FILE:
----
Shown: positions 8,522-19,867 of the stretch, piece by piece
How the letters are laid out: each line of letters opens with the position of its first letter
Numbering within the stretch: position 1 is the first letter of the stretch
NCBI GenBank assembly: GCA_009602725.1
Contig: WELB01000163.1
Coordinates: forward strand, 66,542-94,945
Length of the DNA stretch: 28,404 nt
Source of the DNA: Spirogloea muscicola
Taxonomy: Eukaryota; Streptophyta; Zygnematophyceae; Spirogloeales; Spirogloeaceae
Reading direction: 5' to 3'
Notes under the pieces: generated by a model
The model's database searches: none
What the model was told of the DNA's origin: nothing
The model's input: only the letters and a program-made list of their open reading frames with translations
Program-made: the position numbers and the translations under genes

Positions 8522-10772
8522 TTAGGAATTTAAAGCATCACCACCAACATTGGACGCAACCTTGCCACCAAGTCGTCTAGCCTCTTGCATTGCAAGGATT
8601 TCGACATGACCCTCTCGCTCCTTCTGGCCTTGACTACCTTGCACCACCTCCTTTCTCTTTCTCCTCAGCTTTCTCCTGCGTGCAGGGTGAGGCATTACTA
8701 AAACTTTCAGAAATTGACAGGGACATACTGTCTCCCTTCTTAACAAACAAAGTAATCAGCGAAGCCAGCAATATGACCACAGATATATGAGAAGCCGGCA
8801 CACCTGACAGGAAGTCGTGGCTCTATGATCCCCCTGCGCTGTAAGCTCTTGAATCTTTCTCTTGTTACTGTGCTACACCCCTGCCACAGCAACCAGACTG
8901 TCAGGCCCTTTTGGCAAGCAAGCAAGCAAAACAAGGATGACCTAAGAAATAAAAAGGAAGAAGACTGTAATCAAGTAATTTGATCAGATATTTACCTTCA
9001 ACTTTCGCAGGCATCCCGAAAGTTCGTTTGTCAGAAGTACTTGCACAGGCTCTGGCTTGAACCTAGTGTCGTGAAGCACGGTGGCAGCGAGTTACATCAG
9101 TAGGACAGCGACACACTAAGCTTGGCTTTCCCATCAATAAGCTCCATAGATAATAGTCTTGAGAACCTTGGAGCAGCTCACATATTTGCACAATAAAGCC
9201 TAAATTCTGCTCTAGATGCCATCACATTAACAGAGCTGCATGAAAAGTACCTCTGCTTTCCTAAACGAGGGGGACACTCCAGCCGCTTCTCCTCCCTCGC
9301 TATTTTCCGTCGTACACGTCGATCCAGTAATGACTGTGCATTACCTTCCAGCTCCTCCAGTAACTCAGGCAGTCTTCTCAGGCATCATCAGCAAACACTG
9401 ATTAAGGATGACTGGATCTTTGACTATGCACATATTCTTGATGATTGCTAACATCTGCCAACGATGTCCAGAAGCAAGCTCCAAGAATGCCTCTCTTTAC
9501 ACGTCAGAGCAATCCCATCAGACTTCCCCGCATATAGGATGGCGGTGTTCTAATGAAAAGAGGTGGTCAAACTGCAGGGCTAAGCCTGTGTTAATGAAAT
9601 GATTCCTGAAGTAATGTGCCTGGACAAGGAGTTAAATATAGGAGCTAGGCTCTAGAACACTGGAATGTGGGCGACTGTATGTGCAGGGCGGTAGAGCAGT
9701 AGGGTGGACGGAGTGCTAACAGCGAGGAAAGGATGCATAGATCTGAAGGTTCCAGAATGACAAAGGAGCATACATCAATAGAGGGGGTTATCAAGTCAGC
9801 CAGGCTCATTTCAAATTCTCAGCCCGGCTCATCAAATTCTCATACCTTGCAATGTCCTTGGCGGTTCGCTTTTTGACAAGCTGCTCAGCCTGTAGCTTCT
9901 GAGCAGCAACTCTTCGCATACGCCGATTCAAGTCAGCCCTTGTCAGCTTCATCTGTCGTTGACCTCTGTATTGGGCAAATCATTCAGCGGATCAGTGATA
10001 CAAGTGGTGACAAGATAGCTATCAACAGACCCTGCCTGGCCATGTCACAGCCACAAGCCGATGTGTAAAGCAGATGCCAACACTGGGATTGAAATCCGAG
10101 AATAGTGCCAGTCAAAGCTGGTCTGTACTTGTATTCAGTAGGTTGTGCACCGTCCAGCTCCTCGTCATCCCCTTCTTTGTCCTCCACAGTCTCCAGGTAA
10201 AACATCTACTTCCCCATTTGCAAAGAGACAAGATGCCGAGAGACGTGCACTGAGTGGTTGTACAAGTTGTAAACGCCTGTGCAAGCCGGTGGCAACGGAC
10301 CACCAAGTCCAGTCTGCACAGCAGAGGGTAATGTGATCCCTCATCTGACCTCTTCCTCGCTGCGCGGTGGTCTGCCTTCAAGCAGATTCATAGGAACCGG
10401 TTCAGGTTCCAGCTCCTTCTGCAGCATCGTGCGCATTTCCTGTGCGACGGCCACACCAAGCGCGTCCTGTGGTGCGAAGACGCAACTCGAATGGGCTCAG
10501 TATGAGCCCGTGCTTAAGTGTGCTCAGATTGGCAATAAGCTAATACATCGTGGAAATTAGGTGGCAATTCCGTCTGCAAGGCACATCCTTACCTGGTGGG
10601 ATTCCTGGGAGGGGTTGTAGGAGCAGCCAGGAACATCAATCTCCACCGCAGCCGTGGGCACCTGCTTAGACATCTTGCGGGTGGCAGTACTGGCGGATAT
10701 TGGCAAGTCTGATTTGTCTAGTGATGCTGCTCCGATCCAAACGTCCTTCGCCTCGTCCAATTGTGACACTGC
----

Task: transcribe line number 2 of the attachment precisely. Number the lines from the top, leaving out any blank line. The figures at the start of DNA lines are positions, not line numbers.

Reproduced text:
How the letters are laid out: each line of letters opens with the position of its first letter